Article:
Blue Jays hoping late run just the beginning
BOSTON -- Toronto general manager J.P. Ricciardi takes only modest appreciation in running the team nobody in the American League wants to face, for it is a sentiment for a team about to miss the playoffs for the 14th consecutive year that sounds less compliment than platitude.But Toronto, with its Pyrrhic success -- again so dangerous and tantalizing this season, but too little, too late -- is no charity case. The Blue Jays represent an interesting study in both economics and the baseball version of hope. On July 6, Toronto lost to the Angels 7-1, pushing the team five games below .500 on the season and into fifth place in the AL East. Since then, despite their 4-3 loss to the Red Sox on Sunday, the Blue Jays have gone 38-23, with A.J. Burnett or ace Roy Halladay having won 18 of those games. "I've said it before, and I'll say it again," Tampa Bay manager Joe Maddon said. "Toronto has the best front-end pitching in the American League. They have the best pitching staff in our league, period." But just as Toronto, a club fraught with false starts and debilitating injuries over the past five years, finally has begun to realize Ricciardi's vision (not only is Toronto 8-7 against both Boston and New York on the season, but Burnett improved his career record against the Red Sox and the Yankees to 10-3), Burnett likely will walk away from the final two years of the five-year, $55 million contract he signed at the end of the 2005 season and opt for a huge payday via free agency, the comfort of moving closer to his home in the Washington, D.C., area or both. And just like that, a team that has emerged in the second half of 2008 as a power contender in its division almost certainly is staring at a position in which neither Boston nor New York ever finds itself: losing an important player to free agency because he will command more than the team can afford. "It has to be tough for them. They finally get their rotation going the way they want it, and now you're probably going to lose one of your big dogs," said Red Sox first baseman Sean Casey, who played most of his career in small and medium markets before signing with the mega-market Red Sox this season. "Unless you're Boston or New York, you get a window. You get a window, and you make your run. If you miss it, the window closes, and you have to start all over again." By virtue of a torrid second half led by the kind of playoff-caliber pitching performances that make organizations think with October-style optimism, fear of the Blue Jays is a concept that has been power-washed across the league. Yet, because at least a few of today's key winning parts -- namely Burnett -- won't be in Toronto tomorrow, the Blue Jays won't be able to easily parlay the strong finish of this year into a springboard for next.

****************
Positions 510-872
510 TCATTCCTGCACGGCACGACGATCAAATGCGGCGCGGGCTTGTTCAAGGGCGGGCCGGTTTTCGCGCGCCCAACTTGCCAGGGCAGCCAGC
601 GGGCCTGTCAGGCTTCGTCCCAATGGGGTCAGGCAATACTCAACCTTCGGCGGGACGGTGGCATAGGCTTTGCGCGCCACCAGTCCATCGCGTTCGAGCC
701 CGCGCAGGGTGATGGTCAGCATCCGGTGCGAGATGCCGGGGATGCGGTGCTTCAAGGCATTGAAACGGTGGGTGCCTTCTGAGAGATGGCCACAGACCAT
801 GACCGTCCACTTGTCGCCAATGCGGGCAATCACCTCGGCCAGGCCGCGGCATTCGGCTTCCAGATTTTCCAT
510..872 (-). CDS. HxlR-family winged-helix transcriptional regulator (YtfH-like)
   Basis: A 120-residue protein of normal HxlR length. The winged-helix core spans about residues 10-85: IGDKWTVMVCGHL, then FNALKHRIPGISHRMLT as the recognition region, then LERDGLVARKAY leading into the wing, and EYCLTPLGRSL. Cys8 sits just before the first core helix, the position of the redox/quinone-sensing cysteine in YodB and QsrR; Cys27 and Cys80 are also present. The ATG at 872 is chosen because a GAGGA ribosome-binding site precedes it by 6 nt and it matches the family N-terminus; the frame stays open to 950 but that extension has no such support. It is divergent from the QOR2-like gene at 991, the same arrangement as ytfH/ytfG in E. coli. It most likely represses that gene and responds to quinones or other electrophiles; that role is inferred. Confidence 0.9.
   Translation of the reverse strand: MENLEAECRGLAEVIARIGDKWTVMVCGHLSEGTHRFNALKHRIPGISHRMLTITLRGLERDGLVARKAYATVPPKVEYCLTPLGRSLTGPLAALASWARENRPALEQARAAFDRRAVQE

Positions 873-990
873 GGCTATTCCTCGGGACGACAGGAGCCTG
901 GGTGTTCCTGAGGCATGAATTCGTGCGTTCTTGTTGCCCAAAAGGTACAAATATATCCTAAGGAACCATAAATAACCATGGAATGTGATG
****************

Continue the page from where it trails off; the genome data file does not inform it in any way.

Howard Bryant is a senior writer for ESPN.com and ESPN The Magazine. He is the author of "Juicing the Game: Drugs, Power and the Fight for the Soul of Major League Baseball" and "Shut Out: A Story of Race and Baseball in Boston." He can be reached at Howard.Bryant@espn3.com.